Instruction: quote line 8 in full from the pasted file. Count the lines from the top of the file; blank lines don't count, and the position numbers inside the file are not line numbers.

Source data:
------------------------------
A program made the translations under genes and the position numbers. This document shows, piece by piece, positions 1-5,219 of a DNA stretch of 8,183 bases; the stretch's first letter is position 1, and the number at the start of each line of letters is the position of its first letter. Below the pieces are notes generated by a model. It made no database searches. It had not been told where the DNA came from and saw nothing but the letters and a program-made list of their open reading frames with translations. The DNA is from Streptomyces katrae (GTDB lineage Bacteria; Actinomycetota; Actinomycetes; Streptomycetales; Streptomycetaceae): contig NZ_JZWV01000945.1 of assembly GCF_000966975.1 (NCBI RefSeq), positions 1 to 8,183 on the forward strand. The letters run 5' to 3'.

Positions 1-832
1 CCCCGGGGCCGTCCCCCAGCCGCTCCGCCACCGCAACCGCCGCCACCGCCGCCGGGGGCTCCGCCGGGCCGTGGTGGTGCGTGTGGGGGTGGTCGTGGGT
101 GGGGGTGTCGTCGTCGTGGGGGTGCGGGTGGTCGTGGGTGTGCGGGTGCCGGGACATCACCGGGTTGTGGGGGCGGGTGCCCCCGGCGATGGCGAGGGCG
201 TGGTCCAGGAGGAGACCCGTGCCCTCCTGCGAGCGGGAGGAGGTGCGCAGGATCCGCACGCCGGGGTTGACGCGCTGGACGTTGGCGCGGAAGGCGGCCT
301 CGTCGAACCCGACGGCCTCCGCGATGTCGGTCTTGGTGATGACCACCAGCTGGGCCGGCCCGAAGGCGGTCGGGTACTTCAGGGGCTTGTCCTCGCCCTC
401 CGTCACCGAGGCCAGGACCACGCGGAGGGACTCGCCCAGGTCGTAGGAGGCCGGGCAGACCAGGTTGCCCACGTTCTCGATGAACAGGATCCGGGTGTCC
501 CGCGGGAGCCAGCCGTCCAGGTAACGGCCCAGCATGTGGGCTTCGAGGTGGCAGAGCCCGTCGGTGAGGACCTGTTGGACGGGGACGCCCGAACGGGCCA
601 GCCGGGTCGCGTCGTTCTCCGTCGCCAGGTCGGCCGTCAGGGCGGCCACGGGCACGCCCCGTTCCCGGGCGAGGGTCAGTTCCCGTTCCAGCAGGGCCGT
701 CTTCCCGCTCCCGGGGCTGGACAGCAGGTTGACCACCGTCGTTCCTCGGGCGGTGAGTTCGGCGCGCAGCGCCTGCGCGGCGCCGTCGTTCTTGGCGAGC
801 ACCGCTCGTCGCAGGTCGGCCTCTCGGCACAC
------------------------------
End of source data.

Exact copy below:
501 CGCGGGAGCCAGCCGTCCAGGTAACGGCCCAGCATGTGGGCTTCGAGGTGGCAGAGCCCGTCGGTGAGGACCTGTTGGACGGGGACGCCCGAACGGGCCA